How to keep your job when the threat of losing it is real
At some point in your career you are likely to experience a major change taking place in an organisation you work for that may impact the security of your job. With so much uncertainty, you still have choices. What you say and do, now until a decision is made will define who you are.
Organisation change agendas most likely focus on ways to improve performance by identifying inefficiencies in process systems and duplication of functions in an effort to reduce or contain costs.
You may walk into work one day to be told certain jobs or number of jobs need to be made redundant or that change is to occur in one major area of the business with high volume of retrenchments. The announcement will emphasise the need for change and if the organisation doesn’t do something about reducing risks things are likely to get worse.
Such announcements are incredibly hard to make from an organisations perspective and it’s very unlikely that the organisation has made such a decision without considering the magnitude of the impact this will have on employees. A process of consultation with staff and unions would no doubt be taking place, but the organisation has been very clear on the aspects of the proposed changes, such as cost savings, that are not negotiable. In other words, unless there is another way to save money, jobs will have to go.
This is an industry wide reality, change is the norm and in most cases likely to become YOUR reality.
Your initial reaction to this announcement will likely be shock accompanied with multitude of feelings and emotions. You may be in denial for a period of time, not quite accepting the announcement and from time to time you might be angry with the organisation for doing this to you and at the very worst you might experience feelings of depression. This is all incredibly normal. Thankfully there are support systems your organisation would have made available to you during this difficult period to help you cope with the potential circumstances and I hope you speak openly with your family to gain that personal support outside of work which is so vital.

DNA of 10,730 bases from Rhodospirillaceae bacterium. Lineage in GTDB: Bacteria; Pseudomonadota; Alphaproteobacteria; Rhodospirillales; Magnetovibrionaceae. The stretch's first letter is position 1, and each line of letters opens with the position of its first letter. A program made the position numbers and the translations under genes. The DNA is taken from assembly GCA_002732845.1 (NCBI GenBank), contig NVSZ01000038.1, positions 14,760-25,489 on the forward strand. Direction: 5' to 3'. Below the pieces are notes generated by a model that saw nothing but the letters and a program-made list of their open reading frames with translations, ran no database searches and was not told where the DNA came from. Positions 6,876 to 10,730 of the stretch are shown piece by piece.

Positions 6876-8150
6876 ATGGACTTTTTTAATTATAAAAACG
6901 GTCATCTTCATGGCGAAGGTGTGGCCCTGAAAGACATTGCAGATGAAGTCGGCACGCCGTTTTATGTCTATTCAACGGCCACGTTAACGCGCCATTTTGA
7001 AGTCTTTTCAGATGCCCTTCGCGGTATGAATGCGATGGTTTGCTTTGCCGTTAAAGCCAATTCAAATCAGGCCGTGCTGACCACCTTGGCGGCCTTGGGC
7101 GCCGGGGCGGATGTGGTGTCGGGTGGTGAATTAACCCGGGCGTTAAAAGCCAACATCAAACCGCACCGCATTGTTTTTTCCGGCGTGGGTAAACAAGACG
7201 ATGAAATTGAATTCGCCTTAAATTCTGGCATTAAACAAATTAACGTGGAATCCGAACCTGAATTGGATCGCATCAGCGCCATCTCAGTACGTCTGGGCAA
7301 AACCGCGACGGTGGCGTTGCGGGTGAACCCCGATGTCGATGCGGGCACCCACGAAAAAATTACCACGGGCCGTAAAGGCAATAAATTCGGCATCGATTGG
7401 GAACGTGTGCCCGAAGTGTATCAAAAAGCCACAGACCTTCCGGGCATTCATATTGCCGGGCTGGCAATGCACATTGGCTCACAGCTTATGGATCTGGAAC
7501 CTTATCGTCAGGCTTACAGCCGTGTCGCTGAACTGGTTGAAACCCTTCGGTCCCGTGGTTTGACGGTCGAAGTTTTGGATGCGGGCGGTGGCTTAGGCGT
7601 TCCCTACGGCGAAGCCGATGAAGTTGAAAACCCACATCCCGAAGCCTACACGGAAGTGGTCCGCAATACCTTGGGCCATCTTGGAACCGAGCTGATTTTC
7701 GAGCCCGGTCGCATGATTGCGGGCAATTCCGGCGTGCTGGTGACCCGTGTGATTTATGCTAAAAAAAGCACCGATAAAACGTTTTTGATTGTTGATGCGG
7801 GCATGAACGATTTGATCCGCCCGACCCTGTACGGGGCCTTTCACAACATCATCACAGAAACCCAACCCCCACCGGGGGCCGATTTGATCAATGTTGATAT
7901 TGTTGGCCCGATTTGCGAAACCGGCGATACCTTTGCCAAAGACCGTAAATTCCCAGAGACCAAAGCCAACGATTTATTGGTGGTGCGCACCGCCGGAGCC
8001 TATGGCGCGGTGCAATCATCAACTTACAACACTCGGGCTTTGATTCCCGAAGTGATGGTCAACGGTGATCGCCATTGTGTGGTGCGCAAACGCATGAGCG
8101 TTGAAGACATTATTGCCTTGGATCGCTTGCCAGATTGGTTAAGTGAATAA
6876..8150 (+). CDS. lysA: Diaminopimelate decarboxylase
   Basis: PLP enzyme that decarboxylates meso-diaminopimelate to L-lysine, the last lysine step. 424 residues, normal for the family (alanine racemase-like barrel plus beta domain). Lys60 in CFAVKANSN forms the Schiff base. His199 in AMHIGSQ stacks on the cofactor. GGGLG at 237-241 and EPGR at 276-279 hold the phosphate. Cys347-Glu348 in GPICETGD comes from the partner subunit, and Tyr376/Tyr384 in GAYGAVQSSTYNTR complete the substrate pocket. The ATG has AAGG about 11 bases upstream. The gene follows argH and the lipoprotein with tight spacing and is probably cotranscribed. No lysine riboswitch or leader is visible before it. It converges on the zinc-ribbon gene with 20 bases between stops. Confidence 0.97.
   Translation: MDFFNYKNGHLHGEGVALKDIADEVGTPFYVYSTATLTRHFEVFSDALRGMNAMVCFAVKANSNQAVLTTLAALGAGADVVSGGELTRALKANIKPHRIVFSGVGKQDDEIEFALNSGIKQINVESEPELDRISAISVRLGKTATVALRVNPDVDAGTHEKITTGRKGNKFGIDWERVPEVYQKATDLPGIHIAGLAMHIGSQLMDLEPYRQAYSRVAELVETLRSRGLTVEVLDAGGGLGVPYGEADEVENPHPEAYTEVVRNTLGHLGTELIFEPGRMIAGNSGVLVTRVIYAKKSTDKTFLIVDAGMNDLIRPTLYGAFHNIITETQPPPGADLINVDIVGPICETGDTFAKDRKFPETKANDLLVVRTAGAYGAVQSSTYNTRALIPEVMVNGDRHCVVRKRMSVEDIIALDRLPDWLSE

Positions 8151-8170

It’s hard to stay positive during such change, but the security of your job depends on it. In most cases, the organisation is still working through the numbers and a final decision on which jobs and how many need to go through a proper consultation process.
“With so much uncertainty, you still have choices. What you say and do, now until a decision is made will define who you are”. Don’t crumble under the pressure and follow these golden tips:
- Golden rule – continue working and contributing positively. No corridor conversations or bad mouthing the employer. You can’t change what has happened, but you can influence what can happen. An employer is more likely to retrench non-performers then high performers who are loyal. Also don’t take the decision to cut jobs personally. This is a business decision.
- Positively seek information about the change to better understand why it’s happening. The more you understand why it’s happening and how, you’ll be able to more rationally think about your involvement and what choices you need to make. You never know, there may be an opportunity where you can get involved and assist the change team with aspects of the reform. This will reflect positively on future decisions.
- Use this time to gain new skills. Find a mentor who can help in this area. Most are generous with their time and welcome the opportunity to share their wisdom.
- Get in early and start updating your resume and connecting with recruitment agencies and applying for new jobs in the event you lose your job. The greatest boost to your confidence is getting the call that may change your life for the better. Don’t be afraid of trying something new. You may need to consider less paying roles in different industries but the upside is that you are learning new skills and if successful have a salary to help with mortgage repayments and other financial commitments. A change is as good as a holiday and something good will come up.
- Finally, as much as we think the organisation owes us, be prepared for change in any organisation you move to because you are likely to experience this again. But this time you are better prepared and will be one step ahead of the game.